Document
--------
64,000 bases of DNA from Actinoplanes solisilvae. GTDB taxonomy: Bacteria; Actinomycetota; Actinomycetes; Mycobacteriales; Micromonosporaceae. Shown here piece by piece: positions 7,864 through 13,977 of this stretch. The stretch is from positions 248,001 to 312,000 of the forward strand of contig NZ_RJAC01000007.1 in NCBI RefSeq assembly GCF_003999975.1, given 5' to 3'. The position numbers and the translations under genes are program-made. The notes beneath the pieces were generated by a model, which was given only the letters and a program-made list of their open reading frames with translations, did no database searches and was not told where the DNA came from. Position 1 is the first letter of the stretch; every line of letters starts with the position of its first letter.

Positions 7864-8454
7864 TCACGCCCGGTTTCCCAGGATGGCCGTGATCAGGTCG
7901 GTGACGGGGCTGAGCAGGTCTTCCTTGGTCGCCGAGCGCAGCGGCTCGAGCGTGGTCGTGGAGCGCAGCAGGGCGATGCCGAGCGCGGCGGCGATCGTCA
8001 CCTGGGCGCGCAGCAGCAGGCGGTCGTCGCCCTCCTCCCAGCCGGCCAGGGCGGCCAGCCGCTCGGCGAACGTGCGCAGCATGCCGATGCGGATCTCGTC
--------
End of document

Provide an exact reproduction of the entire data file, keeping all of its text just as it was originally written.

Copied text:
64,000 bases of DNA from Actinoplanes solisilvae. GTDB taxonomy: Bacteria; Actinomycetota; Actinomycetes; Mycobacteriales; Micromonosporaceae. Shown here piece by piece: positions 7,864 through 13,977 of this stretch. The stretch is from positions 248,001 to 312,000 of the forward strand of contig NZ_RJAC01000007.1 in NCBI RefSeq assembly GCF_003999975.1, given 5' to 3'. The position numbers and the translations under genes are program-made. The notes beneath the pieces were generated by a model, which was given only the letters and a program-made list of their open reading frames with translations, did no database searches and was not told where the DNA came from. Position 1 is the first letter of the stretch; every line of letters starts with the position of its first letter.

Positions 7864-8454
7864 TCACGCCCGGTTTCCCAGGATGGCCGTGATCAGGTCG
7901 GTGACGGGGCTGAGCAGGTCTTCCTTGGTCGCCGAGCGCAGCGGCTCGAGCGTGGTCGTGGAGCGCAGCAGGGCGATGCCGAGCGCGGCGGCGATCGTCA
8001 CCTGGGCGCGCAGCAGCAGGCGGTCGTCGCCCTCCTCCCAGCCGGCCAGGGCGGCCAGCCGCTCGGCGAACGTGCGCAGCATGCCGATGCGGATCTCGTC